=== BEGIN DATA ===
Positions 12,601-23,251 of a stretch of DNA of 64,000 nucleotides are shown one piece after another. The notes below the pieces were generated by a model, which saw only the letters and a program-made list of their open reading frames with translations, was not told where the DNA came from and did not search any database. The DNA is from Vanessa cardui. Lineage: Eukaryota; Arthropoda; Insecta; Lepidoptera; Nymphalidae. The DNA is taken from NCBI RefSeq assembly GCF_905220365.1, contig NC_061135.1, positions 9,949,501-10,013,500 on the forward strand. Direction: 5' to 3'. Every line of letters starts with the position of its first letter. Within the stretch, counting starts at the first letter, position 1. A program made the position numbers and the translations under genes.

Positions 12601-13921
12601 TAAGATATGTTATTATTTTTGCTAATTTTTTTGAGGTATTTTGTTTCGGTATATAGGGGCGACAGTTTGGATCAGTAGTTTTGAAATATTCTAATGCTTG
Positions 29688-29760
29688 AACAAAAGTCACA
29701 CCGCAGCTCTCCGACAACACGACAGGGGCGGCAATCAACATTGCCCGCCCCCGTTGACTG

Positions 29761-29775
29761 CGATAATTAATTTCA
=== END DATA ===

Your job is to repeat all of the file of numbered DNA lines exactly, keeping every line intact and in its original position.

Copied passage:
Positions 12,601-23,251 of a stretch of DNA of 64,000 nucleotides are shown one piece after another. The notes below the pieces were generated by a model, which saw only the letters and a program-made list of their open reading frames with translations, was not told where the DNA came from and did not search any database. The DNA is from Vanessa cardui. Lineage: Eukaryota; Arthropoda; Insecta; Lepidoptera; Nymphalidae. The DNA is taken from NCBI RefSeq assembly GCF_905220365.1, contig NC_061135.1, positions 9,949,501-10,013,500 on the forward strand. Direction: 5' to 3'. Every line of letters starts with the position of its first letter. Within the stretch, counting starts at the first letter, position 1. A program made the position numbers and the translations under genes.

Positions 12601-13921
12601 TAAGATATGTTATTATTTTTGCTAATTTTTTTGAGGTATTTTGTTTCGGTATATAGGGGCGACAGTTTGGATCAGTAGTTTTGAAATATTCTAATGCTTG
Positions 29688-29760
29688 AACAAAAGTCACA
29701 CCGCAGCTCTCCGACAACACGACAGGGGCGGCAATCAACATTGCCCGCCCCCGTTGACTG

Positions 29761-29775
29761 CGATAATTAATTTCA